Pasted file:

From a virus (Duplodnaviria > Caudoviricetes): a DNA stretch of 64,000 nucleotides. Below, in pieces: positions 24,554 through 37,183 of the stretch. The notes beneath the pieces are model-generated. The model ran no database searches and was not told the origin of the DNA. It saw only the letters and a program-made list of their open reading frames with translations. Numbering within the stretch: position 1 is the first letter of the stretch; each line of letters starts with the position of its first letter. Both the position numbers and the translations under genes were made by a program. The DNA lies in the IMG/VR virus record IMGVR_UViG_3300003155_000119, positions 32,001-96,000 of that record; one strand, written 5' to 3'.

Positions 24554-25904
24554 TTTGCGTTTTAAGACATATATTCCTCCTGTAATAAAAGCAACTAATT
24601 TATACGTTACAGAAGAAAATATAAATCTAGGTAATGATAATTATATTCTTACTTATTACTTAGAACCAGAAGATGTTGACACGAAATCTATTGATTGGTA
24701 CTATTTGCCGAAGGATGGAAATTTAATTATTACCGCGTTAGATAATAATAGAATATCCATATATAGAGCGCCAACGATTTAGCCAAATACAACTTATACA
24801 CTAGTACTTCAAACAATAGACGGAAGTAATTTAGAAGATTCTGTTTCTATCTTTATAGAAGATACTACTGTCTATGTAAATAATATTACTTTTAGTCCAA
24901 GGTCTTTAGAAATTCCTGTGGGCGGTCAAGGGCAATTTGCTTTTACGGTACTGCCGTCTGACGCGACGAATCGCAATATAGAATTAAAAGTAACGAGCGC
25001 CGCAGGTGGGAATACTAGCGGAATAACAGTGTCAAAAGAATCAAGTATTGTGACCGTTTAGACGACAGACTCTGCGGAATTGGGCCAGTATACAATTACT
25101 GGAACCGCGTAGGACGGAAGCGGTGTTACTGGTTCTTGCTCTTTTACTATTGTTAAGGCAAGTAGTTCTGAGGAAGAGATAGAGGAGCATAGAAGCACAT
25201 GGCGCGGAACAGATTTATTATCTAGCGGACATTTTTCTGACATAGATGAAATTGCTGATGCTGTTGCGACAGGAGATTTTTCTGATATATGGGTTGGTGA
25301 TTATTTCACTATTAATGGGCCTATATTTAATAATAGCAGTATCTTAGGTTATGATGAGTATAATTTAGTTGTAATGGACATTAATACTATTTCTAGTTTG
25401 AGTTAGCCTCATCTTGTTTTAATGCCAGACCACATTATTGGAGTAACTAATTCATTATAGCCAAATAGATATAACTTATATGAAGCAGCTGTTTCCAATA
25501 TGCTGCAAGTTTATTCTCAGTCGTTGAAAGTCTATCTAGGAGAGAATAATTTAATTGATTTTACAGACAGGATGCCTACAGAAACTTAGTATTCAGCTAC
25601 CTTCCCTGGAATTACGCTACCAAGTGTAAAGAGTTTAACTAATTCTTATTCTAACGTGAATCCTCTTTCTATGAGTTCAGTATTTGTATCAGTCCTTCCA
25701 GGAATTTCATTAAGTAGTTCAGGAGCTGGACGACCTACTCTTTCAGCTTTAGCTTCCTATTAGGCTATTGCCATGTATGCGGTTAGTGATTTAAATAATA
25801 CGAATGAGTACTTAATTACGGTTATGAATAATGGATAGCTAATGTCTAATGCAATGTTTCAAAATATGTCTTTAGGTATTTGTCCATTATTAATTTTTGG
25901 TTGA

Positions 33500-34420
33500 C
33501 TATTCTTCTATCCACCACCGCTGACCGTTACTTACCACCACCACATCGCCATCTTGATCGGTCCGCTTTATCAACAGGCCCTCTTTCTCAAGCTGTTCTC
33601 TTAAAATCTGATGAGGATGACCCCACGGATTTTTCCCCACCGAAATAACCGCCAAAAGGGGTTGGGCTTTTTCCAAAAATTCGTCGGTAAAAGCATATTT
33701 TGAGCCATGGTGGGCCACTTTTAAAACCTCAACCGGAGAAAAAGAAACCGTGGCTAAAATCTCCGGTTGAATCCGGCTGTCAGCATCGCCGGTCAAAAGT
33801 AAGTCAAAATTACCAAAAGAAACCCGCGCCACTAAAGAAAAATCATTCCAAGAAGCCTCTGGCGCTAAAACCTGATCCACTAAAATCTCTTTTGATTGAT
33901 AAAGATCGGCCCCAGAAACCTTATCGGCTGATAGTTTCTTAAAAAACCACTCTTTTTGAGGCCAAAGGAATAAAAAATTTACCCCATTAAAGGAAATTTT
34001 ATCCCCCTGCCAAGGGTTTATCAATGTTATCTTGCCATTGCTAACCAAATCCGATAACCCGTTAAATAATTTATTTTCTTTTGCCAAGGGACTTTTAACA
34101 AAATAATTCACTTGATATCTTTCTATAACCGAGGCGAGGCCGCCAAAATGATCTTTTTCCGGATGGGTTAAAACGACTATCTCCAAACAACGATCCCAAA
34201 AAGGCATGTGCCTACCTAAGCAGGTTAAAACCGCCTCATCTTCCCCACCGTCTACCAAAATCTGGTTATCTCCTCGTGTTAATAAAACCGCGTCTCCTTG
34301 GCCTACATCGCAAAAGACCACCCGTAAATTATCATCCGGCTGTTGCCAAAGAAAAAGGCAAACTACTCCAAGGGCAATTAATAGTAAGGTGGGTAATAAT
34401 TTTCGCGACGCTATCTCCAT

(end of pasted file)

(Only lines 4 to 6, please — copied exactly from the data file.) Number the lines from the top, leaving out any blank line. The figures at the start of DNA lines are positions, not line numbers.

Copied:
24601 TATACGTTACAGAAGAAAATATAAATCTAGGTAATGATAATTATATTCTTACTTATTACTTAGAACCAGAAGATGTTGACACGAAATCTATTGATTGGTA
24701 CTATTTGCCGAAGGATGGAAATTTAATTATTACCGCGTTAGATAATAATAGAATATCCATATATAGAGCGCCAACGATTTAGCCAAATACAACTTATACA
24801 CTAGTACTTCAAACAATAGACGGAAGTAATTTAGAAGATTCTGTTTCTATCTTTATAGAAGATACTACTGTCTATGTAAATAATATTACTTTTAGTCCAA